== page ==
Nice does not let itself be discouraged. For two years she insisted, until the elders told the young men to listen to her. The first time, they are only three, but gradually become more numerous. Nice talks to them about many topics, from pregnancy to HIV prevention, before coming to child marriage, education, female genital cutting and potential complications of childbirth. Little by little, by dint of perseverance, she convinces the men that leaving the girls in school and abandoning female circumcision can only be beneficial to the community.
After almost four years of negotiations, the council of elders decided to go against tradition and ban female circumcision. With Nice, they are developing a new rite of passage to adulthood. From the following year, the number of girls in school soars.
Nice Nailantei Leng'ete's campaign against female circumcision and child marriage quickly spread to neighboring villages, all the way to the highest seat of power:the council of Maasai elders of Mount Kilimanjaro. She is the first woman to address this assembly, arguing against excision while highlighting her pride and her love of her culture and her roots:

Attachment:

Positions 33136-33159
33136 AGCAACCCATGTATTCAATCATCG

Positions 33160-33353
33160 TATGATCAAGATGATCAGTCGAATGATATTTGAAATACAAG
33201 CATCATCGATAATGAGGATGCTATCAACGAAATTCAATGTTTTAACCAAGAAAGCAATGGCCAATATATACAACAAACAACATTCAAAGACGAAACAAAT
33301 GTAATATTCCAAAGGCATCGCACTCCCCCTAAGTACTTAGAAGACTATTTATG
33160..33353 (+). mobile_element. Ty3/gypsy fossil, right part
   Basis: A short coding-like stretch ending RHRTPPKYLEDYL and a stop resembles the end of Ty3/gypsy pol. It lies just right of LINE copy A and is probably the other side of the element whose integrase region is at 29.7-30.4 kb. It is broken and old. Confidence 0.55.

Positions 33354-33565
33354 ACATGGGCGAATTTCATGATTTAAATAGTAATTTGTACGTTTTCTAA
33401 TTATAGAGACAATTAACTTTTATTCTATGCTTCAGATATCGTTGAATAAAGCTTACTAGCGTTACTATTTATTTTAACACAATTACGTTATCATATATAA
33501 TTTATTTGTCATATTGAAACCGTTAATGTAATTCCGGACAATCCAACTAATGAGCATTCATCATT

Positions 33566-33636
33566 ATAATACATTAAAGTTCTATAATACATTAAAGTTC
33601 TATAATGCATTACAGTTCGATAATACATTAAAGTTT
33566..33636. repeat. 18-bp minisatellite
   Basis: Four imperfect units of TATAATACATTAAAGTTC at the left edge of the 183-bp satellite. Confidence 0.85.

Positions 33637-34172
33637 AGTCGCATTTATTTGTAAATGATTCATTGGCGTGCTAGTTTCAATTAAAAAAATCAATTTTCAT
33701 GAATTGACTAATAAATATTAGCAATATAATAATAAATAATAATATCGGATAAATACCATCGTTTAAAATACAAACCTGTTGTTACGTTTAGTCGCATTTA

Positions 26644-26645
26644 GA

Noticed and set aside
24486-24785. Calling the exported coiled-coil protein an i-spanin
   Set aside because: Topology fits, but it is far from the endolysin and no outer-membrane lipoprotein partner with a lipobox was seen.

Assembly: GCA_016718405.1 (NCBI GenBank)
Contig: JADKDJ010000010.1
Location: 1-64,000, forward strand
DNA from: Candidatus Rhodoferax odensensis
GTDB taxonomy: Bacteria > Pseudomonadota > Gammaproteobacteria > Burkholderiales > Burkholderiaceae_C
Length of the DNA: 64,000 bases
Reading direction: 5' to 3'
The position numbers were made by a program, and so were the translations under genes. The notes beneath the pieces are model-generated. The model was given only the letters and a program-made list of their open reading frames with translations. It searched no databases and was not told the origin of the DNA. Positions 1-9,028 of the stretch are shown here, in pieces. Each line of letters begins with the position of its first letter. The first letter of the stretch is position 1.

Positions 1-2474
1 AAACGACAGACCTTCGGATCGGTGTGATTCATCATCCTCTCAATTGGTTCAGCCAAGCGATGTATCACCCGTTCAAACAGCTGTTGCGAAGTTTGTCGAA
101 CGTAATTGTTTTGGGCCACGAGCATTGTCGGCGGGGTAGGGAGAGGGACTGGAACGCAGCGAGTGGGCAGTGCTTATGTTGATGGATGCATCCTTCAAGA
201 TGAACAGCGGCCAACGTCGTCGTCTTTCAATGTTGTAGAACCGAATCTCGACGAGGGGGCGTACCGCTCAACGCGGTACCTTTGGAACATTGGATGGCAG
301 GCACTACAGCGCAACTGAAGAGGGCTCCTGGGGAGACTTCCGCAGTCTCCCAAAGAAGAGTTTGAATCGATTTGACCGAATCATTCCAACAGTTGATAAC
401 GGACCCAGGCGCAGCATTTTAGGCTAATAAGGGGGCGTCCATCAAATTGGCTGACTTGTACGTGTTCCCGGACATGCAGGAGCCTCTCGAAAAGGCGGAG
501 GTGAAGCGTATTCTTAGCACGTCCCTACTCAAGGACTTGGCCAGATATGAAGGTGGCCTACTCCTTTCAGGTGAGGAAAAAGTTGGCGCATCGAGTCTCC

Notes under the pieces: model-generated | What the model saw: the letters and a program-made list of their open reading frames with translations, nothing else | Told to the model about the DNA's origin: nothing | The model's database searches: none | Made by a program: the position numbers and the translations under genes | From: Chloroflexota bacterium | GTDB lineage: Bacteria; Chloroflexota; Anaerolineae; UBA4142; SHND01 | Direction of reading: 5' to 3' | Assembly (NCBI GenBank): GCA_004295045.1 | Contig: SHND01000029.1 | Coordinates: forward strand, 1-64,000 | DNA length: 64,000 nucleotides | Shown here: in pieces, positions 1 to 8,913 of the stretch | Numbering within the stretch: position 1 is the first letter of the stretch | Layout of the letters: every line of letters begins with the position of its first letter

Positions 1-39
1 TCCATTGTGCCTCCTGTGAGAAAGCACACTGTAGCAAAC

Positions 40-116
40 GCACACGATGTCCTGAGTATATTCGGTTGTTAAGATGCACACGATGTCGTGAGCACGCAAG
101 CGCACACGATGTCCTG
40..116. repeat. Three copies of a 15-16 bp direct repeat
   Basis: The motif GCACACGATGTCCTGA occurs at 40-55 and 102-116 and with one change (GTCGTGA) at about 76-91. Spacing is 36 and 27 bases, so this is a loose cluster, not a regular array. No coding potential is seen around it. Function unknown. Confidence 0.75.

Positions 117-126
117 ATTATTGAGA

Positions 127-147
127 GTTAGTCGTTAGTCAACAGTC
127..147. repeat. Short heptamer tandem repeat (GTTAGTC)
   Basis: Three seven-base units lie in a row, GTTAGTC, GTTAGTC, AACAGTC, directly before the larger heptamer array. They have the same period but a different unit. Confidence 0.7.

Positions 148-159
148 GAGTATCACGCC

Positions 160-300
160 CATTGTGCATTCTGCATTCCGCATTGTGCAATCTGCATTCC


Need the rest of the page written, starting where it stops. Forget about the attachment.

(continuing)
“It’s just the cut that’s wrong, All the other things — the blessings, putting on the traditional clothes, dancing, all that — that’s beautiful. But whatever is harmful, whatever brings pain, whatever takes away the dreams of our girls — let's just do away with that. » (It's only the excision that's bad. The rest, the blessings, the traditional clothes, the dances, everything, it's beautiful. But everything that hurts, that hurts, that destroys the dreams of our girls – let's get this over with.)
In 2014, the Council of Maasai Elders of Mount Kilimanjaro officially ended the practice of female circumcision for the 1.5 million Maasai in Kenya and Tanzania.
Nice continues its militant commitment to AMREF Health Africa by leading, since 2014, the ARP (Alternative Rite of Passage) project. This program aims to move from village to village, to dialogue to change mentalities and apply the ban on excision, by the Maasai council as well as by the Kenyan government in 2011. It is estimated that his work would have avoided the circumcision to about 15,000 girls.
In 2018, Nice Nailantei Leng'ete was named one of the 100 most influential people in the world according to Time.